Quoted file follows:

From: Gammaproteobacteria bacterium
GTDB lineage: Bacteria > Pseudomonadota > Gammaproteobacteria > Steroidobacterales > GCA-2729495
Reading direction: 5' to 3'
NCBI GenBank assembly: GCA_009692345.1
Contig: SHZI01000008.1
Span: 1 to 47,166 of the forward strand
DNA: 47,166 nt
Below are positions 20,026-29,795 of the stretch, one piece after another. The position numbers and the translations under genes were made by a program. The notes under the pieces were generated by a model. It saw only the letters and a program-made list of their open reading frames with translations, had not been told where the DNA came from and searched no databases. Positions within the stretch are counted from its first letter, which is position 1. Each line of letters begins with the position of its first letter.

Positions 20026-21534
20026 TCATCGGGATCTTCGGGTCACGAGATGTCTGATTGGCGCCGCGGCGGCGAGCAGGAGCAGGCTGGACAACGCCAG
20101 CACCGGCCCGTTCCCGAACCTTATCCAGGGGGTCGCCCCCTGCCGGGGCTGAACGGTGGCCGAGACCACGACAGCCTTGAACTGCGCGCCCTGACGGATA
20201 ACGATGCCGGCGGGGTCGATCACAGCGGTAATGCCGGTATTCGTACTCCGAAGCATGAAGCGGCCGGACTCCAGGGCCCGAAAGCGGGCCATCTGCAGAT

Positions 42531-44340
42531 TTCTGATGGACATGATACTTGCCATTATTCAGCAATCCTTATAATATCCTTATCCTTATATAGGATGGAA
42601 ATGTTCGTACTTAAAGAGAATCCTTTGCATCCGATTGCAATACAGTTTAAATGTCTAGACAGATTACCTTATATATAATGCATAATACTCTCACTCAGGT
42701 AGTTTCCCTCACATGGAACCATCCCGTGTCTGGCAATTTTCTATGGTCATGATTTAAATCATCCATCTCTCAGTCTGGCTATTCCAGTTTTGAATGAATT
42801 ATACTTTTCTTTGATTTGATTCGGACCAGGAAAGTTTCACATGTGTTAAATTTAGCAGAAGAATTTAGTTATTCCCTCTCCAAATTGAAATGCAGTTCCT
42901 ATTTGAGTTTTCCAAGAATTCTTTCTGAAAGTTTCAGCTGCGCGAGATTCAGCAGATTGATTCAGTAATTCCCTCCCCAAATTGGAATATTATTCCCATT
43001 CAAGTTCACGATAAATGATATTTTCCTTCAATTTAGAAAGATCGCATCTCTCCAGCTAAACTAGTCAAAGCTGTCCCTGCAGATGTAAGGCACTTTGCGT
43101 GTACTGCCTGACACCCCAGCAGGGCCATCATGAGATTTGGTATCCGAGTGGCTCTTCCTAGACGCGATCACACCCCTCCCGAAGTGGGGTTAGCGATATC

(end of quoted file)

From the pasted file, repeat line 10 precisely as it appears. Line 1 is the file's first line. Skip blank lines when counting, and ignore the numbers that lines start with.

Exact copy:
20026 TCATCGGGATCTTCGGGTCACGAGATGTCTGATTGGCGCCGCGGCGGCGAGCAGGAGCAGGCTGGACAACGCCAG